This Women’s Month, as we remember the women who built our democracy and celebrate those who contribute to it every single day, we need to acknowledge the responsibilities women carry as well.
Women have a critical role to play in helping other women succeed in the workplace, and in calling for and facilitating reform where inequalities exist. In doing so, we need to actively use the tools at our disposal.
After all, who better to drive the empowerment of women than women who are already in positions of authority.
Our unique insights into the challenges women face – politically, economically and culturally – make us ideally suited to address these areas and help women thrive professionally.
The need for a female network
Recent research published by the Harvard Business Review indicates that men and women require different networks in order to access executive leadership positions.
While men benefit primarily from occupying a central role among their peers, women, in order “to achieve the executive positions with the highest levels of authority and pay, also [have] to have an inner circle of close female contacts, despite having similar qualifications to men, including education and work experience”.
Women with a strong female network are able to access valuable information, such as insights into a company’s stance on female leadership or starting a family, that can be useful in interviews and promotion negotiations.
Women who are both pivotal in their groups and have an inner circle of up to three women, the study reveals, secure “leadership positions that [are] 2.5 times higher in authority and in pay than those of their female peers lacking this combination”.
In business, who you know matters, and if the people you know are individuals who can empathise with the systems that prohibit your success, can inspire you to set your sights higher and can create processes that support this trajectory, you’re well on your way.
The steps to female success
In order to secure high authority and high paying positions for women employees, businesses – and the women at their helm – have to establish pathways to success that consider their needs and help them grow.
These pathways need to incorporate processes that benefit all employees, but which are particularly valuable to women.
Flexible working hours and the option of working remotely, for example, often reduce the prevalence of physical ailments, mental health disorders and absenteeism. This also fosters company loyalty among employees.
Women who are balancing their working lives with the demands of motherhood are likely to work more effectively and efficiently if they can structure their time according to their needs.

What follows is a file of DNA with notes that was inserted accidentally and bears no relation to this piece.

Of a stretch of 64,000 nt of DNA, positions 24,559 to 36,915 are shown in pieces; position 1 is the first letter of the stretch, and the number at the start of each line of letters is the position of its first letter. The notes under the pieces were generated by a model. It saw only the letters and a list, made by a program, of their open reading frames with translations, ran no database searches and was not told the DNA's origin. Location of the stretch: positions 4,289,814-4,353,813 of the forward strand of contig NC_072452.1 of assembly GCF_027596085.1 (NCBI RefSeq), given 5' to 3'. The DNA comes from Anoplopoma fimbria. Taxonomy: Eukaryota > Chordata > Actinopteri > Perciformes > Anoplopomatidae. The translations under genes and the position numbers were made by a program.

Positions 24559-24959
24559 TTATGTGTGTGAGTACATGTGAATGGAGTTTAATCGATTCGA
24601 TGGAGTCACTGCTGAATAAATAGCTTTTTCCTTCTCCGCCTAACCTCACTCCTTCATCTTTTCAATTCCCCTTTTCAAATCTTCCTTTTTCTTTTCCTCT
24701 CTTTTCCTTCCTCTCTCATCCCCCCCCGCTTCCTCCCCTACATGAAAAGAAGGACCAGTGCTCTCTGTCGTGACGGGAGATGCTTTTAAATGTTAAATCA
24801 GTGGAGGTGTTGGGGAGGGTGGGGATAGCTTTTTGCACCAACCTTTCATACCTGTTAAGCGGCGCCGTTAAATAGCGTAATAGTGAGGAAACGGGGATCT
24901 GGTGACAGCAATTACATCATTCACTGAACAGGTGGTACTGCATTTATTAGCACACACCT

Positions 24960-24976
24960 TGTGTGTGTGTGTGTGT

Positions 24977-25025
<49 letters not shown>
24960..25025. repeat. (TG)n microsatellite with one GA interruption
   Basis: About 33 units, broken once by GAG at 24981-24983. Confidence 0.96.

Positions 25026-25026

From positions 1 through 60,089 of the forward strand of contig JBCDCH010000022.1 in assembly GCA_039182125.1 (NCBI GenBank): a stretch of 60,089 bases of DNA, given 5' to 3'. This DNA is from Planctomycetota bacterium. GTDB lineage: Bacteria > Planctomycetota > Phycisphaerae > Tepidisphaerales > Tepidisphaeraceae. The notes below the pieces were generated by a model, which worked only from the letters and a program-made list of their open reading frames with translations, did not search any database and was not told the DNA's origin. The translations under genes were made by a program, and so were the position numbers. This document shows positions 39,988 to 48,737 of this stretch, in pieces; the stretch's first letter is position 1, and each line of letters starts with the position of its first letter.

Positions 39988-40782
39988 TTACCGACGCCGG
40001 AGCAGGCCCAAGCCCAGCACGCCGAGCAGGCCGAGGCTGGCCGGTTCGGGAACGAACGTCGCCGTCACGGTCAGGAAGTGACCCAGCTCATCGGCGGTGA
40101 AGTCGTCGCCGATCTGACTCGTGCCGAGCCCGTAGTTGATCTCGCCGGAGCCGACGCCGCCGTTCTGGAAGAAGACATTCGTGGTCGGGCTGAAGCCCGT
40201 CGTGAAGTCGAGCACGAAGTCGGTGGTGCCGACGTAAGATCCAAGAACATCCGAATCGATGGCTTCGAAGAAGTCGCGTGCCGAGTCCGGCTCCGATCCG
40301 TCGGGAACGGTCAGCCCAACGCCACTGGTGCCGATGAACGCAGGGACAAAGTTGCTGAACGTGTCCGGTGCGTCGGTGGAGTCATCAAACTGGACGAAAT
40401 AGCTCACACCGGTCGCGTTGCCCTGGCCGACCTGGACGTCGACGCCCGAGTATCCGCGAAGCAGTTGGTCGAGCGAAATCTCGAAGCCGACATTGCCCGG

A second course of action might involve implementation of key performance indicators (KPIs). Clearly defined and accurately measured indicators level the professional playing field and help to prevent workplace discrimination.
Women who have delivered against their KPIs must be considered for promotion along with their male counterparts – having the data on hand that defends these decisions promotes female empowerment.
Women who are already in positions of authority need to ensure that these processes are firmly in place at their organisations.
They should also rely on external resources, such as courses and development programmes, that fuel the growth of their female colleagues.
One such programme is Effective Leader, a fully accredited National Certificate in General Management qualification that is ranked at NQF Level 5, which means that candidates only need a matric to be eligible.
Developed by Media Works, the course covers key managerial issues, including how to deal with relationships, diversity and conflict, people, finances and change.
It not only helps aspiring leaders gain the skills they need, but also aids more senior members of an organisation to identify and assist those who have the skills and drive to succeed.
Senior women seeking to help their juniors or other members of their network would benefit immeasurably from resources such as Effective Leader.
Of course, the responsibility that women carry to empower others goes hand in hand with the responsibility men carry.
If we are to create sustainable transformation in South African society – an essential component of our economic growth – we all need to play our individual and collective parts every day, every week and every month. Not simply during a few days in August.
Carroll is the CEO and co-founder of Media Works, South Africa’s leading provider of adult education and training for more than 22 years. Media Works is part of the FutureLearn Group